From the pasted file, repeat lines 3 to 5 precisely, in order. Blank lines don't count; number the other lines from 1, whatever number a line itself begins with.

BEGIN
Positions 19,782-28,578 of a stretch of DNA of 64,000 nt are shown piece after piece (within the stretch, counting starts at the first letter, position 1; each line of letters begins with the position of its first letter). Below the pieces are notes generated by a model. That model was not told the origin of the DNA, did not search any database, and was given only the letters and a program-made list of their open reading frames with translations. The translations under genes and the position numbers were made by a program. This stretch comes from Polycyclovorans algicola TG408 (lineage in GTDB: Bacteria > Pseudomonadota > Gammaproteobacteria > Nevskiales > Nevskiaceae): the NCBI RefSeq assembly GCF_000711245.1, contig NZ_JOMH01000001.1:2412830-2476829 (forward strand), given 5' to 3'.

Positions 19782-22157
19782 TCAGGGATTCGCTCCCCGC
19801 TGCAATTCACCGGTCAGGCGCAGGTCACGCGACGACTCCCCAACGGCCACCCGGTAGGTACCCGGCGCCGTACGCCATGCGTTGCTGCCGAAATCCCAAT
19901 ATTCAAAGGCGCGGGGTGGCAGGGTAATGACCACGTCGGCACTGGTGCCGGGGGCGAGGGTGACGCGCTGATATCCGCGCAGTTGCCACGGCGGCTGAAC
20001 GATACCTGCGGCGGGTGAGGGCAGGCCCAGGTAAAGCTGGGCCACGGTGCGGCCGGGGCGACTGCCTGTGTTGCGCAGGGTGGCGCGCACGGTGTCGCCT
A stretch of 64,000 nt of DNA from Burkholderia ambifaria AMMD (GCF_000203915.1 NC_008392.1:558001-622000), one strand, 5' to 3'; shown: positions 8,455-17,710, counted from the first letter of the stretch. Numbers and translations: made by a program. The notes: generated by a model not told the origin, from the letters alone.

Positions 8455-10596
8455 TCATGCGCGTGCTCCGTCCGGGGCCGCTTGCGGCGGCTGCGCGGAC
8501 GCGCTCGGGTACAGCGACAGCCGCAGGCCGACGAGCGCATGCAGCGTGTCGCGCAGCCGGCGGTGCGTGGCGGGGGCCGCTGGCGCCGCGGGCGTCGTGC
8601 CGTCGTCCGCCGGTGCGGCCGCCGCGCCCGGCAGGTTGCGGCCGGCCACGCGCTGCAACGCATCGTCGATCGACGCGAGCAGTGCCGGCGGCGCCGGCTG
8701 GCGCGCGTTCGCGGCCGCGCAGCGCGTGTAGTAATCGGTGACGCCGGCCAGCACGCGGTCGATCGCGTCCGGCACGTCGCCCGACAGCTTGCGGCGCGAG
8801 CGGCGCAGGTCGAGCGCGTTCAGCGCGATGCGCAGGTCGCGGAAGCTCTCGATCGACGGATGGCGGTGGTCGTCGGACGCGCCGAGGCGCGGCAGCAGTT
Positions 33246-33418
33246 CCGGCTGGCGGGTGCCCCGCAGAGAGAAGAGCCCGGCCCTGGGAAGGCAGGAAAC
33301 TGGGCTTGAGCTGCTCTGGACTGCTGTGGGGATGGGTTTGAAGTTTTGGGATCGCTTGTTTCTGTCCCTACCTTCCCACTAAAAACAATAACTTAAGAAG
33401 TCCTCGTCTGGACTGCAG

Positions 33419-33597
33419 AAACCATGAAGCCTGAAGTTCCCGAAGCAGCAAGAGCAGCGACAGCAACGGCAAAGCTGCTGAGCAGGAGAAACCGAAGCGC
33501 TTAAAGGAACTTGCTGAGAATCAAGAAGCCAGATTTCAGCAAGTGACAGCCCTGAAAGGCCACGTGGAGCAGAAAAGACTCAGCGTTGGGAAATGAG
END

19782 TCAGGGATTCGCTCCCCGC
19801 TGCAATTCACCGGTCAGGCGCAGGTCACGCGACGACTCCCCAACGGCCACCCGGTAGGTACCCGGCGCCGTACGCCATGCGTTGCTGCCGAAATCCCAAT
19901 ATTCAAAGGCGCGGGGTGGCAGGGTAATGACCACGTCGGCACTGGTGCCGGGGGCGAGGGTGACGCGCTGATATCCGCGCAGTTGCCACGGCGGCTGAAC